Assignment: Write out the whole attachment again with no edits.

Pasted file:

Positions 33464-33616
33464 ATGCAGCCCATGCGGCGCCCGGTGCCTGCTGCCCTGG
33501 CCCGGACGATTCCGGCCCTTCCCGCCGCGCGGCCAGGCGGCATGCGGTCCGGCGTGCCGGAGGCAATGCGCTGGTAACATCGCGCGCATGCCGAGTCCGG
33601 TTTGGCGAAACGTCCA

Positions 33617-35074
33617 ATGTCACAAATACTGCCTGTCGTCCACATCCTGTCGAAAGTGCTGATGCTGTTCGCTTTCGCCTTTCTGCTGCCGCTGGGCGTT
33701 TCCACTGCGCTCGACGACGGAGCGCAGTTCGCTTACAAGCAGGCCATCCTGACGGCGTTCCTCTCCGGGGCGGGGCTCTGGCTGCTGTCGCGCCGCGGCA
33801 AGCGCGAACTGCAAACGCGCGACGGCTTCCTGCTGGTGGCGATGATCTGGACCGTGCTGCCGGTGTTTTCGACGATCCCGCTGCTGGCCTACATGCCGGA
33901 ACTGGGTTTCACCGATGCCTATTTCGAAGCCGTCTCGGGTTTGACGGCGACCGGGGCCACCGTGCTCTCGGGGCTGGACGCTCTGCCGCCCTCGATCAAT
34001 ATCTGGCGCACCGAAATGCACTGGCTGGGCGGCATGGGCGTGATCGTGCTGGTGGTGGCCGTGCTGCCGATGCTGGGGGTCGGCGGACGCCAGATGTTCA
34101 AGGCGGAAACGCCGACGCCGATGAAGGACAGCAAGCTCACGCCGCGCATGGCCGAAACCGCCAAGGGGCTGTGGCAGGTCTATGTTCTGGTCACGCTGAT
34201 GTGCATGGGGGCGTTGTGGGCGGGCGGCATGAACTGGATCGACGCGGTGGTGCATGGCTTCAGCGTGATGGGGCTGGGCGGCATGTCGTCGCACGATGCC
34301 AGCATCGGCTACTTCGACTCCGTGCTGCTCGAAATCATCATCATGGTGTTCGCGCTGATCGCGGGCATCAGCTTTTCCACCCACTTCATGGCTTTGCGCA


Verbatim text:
Positions 33464-33616
33464 ATGCAGCCCATGCGGCGCCCGGTGCCTGCTGCCCTGG
33501 CCCGGACGATTCCGGCCCTTCCCGCCGCGCGGCCAGGCGGCATGCGGTCCGGCGTGCCGGAGGCAATGCGCTGGTAACATCGCGCGCATGCCGAGTCCGG
33601 TTTGGCGAAACGTCCA

Positions 33617-35074
33617 ATGTCACAAATACTGCCTGTCGTCCACATCCTGTCGAAAGTGCTGATGCTGTTCGCTTTCGCCTTTCTGCTGCCGCTGGGCGTT
33701 TCCACTGCGCTCGACGACGGAGCGCAGTTCGCTTACAAGCAGGCCATCCTGACGGCGTTCCTCTCCGGGGCGGGGCTCTGGCTGCTGTCGCGCCGCGGCA
33801 AGCGCGAACTGCAAACGCGCGACGGCTTCCTGCTGGTGGCGATGATCTGGACCGTGCTGCCGGTGTTTTCGACGATCCCGCTGCTGGCCTACATGCCGGA
33901 ACTGGGTTTCACCGATGCCTATTTCGAAGCCGTCTCGGGTTTGACGGCGACCGGGGCCACCGTGCTCTCGGGGCTGGACGCTCTGCCGCCCTCGATCAAT
34001 ATCTGGCGCACCGAAATGCACTGGCTGGGCGGCATGGGCGTGATCGTGCTGGTGGTGGCCGTGCTGCCGATGCTGGGGGTCGGCGGACGCCAGATGTTCA
34101 AGGCGGAAACGCCGACGCCGATGAAGGACAGCAAGCTCACGCCGCGCATGGCCGAAACCGCCAAGGGGCTGTGGCAGGTCTATGTTCTGGTCACGCTGAT
34201 GTGCATGGGGGCGTTGTGGGCGGGCGGCATGAACTGGATCGACGCGGTGGTGCATGGCTTCAGCGTGATGGGGCTGGGCGGCATGTCGTCGCACGATGCC
34301 AGCATCGGCTACTTCGACTCCGTGCTGCTCGAAATCATCATCATGGTGTTCGCGCTGATCGCGGGCATCAGCTTTTCCACCCACTTCATGGCTTTGCGCA